Casada’s political wounds were self-inflicted

Frank CagleFrank Talk

It is ironic that the crash of the triumphant House Speaker Glen Casada’s empire may have been the result of him and his minions being petty and vindictive. Imagine that. Did they do it to themselves?

A series of electronic messages was at the heart of all the revelations about dope, public-restroom sex and racist texts. Where did they come from? How did Newschannel 5 get copies? The electronic messages had to come from someone in the inner circle – someone on the favorites list that got copies of the damning missives.

Here’s how it may have gone down. The word around Capitol Hill is that one of the Young Guns in Casada’s posse of political operatives did not toe the line. This operative worked for a candidate who was not on the Casada preferred list. After the election, the Casada crowd not only shut the guy out, but they also got him fired from his job. Unnecessary. Petty. Vindictive. Stupid. This Young Gun likely had kept all the nasty messages on which he had been copied.

Once the ball got rolling, momentum built. And Casada’s support, much of which was based on fear rather than respect, eroded. It reached a tipping point with a vote of no confidence. But it didn’t have to happen, and it did happen because Casada and his “boys” are just mean.

Having demonstrated his stupidity and vindictiveness, Casada makes you wonder what he will do next. He has said he will resign as House speaker but plans to keep his legislative seat. Can you imagine what mischief he might get up to in that event? He has until August to try to maneuver things so that one of his legislative lackeys, like Deputy Speaker Matthew Hill, gets the speaker chair. Then Casada may think he can still call the shots and influence House operations – what state Rep. Mike Carter calls a “shadow speaker.” Can you see one of his cronies making him chair of the budget subcommittee, arguably the most powerful post after the speaker?

The only person dumb enough to think such a plan would work is Casada.

Why are the Republicans letting Casada dictate the terms of his exit? He won’t resign until August. The problem is that there is no provision to remove the speaker. The speaker is elected by the whole House – not just his/her party – and elected to a two-year term. Suppose Casada refuses to resign the speaker’s job? Can you envision a court case dragging the issue out for months?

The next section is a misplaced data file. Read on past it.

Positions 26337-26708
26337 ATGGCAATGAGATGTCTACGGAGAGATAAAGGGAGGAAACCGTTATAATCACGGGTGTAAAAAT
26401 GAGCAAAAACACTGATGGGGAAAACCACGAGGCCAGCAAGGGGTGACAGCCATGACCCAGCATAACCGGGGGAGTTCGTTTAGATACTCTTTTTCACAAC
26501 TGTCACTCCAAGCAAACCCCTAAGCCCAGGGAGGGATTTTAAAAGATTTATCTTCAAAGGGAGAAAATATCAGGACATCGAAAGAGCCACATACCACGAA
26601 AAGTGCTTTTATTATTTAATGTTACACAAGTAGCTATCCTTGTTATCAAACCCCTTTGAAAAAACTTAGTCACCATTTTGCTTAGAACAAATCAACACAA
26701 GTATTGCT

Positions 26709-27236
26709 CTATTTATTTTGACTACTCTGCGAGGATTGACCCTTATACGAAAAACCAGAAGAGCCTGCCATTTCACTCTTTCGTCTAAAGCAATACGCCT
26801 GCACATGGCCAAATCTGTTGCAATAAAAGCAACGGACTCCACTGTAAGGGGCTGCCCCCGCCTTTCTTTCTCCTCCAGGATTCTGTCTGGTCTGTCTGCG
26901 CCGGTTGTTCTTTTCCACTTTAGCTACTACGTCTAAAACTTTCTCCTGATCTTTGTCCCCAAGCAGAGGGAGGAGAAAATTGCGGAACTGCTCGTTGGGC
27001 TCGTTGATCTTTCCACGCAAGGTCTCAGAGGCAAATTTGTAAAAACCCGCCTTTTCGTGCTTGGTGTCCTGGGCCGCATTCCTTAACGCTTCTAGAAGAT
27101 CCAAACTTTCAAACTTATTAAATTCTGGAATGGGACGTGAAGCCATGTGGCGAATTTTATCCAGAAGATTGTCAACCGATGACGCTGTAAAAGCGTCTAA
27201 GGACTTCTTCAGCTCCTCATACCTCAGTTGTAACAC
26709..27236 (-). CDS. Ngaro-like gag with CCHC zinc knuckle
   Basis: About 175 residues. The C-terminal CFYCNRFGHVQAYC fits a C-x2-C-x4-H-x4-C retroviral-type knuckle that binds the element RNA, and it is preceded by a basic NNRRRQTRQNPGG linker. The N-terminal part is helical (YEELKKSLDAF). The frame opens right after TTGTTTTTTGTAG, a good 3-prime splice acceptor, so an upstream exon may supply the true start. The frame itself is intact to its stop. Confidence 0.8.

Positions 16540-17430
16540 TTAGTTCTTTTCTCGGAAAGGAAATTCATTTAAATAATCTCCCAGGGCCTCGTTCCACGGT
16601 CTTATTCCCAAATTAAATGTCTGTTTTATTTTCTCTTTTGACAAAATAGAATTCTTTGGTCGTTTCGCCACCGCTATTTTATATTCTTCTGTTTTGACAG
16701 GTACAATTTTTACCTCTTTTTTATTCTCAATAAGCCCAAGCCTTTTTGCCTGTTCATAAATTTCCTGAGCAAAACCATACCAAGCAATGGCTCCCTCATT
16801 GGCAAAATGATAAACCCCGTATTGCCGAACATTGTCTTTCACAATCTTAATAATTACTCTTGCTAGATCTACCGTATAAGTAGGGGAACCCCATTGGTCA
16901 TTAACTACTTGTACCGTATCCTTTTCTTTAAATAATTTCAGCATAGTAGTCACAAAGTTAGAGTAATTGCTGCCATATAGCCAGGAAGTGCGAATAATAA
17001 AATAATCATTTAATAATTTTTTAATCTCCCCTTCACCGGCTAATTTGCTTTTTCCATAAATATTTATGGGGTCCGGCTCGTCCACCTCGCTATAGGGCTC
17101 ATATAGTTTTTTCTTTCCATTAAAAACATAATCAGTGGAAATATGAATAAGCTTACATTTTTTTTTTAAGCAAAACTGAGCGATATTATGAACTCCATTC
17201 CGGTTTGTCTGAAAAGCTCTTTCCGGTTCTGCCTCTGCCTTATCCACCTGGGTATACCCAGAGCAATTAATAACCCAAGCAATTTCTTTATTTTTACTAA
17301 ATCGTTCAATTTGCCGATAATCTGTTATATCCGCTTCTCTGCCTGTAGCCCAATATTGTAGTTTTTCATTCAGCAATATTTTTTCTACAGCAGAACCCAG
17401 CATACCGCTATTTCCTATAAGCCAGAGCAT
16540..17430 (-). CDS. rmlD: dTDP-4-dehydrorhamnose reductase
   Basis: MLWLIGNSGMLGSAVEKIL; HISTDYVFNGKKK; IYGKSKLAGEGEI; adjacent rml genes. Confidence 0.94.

Do we want legislators next session to put in a process for replacing the speaker? If you do that, allowing the speaker to be ousted by a majority vote, you have greatly reduced the speaker’s power. And it takes power to preside over 99 House members; otherwise you have gridlock. The solution, of course, is that you should elect honorable people as speaker. But the House had two-dozen new members this session, and Casada helped most of them get elected. They owed him and provided a base of support that put him in the lead in the race, prompting existing members to vote for him to try to avoid being on the losing side.

It’s unlikely that such a massive number of new members would occur very often. And the longer the Republicans take dealing with Casada, the less time for the next speaker to raise funds for the next election.

The Democrats have the issue of the unpopular voucher bill against half the Republican House members and they have the Casada scandal, and the GOP may not have enough time to raise a huge war chest. If the Democrats were an organized political party with a statewide network, they might be able to gain some seats in the House. At least the party could reduce the Republican supermajority.

That might serve as a wakeup call for House Republicans.

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